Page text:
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Body grotesque.

"Beauty is all very well at first sight;

But who ever looks at it when it has been in the house three days?"

George Bernard Shaw (1856-1950), Anglo-Irish playwright, critic

Man and Superman, Act 4 (1903)

Very few are pleased with what

they have - physically.

Some wish for a sharper nose, smaller feet, a slimmer waist - name it. Mostly it's a thought now and then, a passing "if only I were __________" (taller, thinner, wider, etc.). The question is when does the obsession with looks and features turn for the worse and become a psychiatric concern? When does "vanity" if you can call it that, become a sickness?

Body Dysmorphic Disorder.The Mayo Clinic defines body dysmorphic disorder (BDD) as an "excessive preoccupation with a real or imagined defect in one's own appearance." The extreme anxiety (and distress) impairs activities of work or school. One effect is that the person's social life suffers.

Causes.Researchers and psychiatrists have not pinpointed the exact cause of BDD. However, as in many mental conditions, an organic or physical cause can be unearthed. A chemical imbalance (insufficient amount) specifically of the neurotransmitter serotoninis one cause. Apparently, BDD runs in families of higher socio-economic status wherein the person is expected to look and behave (unrealistically) in a certain way. In addition, BDD can also form part of a generalized anxiety disorder, an eating disorder like anorexia nervosa or bulimia, or an obsessive-compulsive disorder.

Signs and Symptoms. It's been noted that patients with BDD are overly concerned with the following areas: imperfections of the skin - scars, blemishes, wrinkles, even acne; parts of the face, generally the nose; and hair - too little on the head or too much in the body. Sometimes the concern is over the size or shape of the penis, breasts, buttocks or muscles in general. The Cleveland Clinic lists warning signs in possible BDD patients:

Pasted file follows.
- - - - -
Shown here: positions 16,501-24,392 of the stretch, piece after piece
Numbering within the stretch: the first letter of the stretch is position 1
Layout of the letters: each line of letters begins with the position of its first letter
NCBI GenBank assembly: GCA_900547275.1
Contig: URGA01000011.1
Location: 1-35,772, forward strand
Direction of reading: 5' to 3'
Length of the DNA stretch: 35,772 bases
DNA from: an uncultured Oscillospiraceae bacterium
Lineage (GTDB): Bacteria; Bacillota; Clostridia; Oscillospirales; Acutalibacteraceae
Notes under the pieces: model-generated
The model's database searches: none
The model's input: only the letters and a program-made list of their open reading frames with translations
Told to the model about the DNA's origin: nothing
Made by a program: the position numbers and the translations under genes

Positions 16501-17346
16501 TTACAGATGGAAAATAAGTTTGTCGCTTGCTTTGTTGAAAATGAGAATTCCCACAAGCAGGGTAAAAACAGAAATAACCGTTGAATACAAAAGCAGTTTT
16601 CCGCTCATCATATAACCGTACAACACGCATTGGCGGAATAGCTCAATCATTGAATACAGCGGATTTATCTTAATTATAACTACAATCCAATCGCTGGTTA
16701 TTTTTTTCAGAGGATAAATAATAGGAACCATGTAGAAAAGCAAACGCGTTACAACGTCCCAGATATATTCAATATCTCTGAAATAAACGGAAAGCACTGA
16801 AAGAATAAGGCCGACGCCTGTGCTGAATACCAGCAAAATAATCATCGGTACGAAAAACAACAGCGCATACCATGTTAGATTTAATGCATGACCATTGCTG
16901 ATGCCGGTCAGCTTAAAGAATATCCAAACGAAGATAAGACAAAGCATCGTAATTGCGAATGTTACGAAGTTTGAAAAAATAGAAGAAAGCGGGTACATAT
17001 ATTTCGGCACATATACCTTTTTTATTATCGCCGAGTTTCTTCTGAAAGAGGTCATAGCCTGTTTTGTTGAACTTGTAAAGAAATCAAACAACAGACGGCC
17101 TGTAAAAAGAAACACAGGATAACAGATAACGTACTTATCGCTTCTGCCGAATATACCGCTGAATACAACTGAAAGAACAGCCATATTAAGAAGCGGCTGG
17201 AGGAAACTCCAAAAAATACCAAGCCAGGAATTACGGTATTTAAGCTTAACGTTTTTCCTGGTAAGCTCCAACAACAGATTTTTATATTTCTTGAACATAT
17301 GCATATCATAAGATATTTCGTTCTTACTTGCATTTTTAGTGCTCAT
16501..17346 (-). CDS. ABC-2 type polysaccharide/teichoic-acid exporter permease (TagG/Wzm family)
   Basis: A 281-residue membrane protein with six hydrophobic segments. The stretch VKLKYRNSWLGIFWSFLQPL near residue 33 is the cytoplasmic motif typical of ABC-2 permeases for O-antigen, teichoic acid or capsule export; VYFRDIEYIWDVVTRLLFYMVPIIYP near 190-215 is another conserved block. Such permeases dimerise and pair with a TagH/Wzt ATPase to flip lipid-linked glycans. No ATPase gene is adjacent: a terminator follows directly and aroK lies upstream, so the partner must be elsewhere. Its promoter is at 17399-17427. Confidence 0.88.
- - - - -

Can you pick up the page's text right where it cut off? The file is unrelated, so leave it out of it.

* Engaging in repetitive, time-consuming behaviors - constant mirror checking, pricking the skin; touching, covering, or hiding the perceived imperfection

* Inability to stop focusing on the perceived defect

* Constantly seeking reassurance that the defect is not obvious, visible, or abnormal

* Feeling anxious around people who might notice the imperfection

* Feeling self-conscious and not wanting to be seen in public

* Always consulting dermatologists or plastic surgeons about ways to remove the "problem"

Screening and Diagnosis. It's difficult to have personal insight in this condition because we are all to a certain degree, vain. But here is where caring friends and loving relatives can help. They can schedule a visit to a psychologist or psychiatrist. The mental health professional administers a questionnaire that evaluates areas such as:

* Preoccupation with appearance

* Degree of self-consciousness

* Tendency to overvalue appearance in determining over-all self worth

* Avoidance of social situations and physical contact with others

* Excessive altering of appearance through grooming, cosmetics, or clothing

* Tendency to frequently check on appearance and seek reassurance from others.

Treatment. The goal of psychotherapy is to expose and correct the false beliefs leading to a distorted image of the patient's body. This requires a change of thinking (cognitive therapy) and an adjustment in behavior (behavioral therapy). Sometimes, medications - usually antidepressants - are prescribed. Finally, the family can be recruited to share the responsibility of treatment.

Indeed, there seems to be no bottom when it comes to mental self-torture. But for victims of body dysmorphic disorder, it's especially worse for they are trapped in superficiality and somewhat unhinged at that. No cosmetic or plastic procedure will ever be enough.

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Title Annotation:Opinions and Editorials
Publication:Manila Bulletin
Date:Jan 31, 2015
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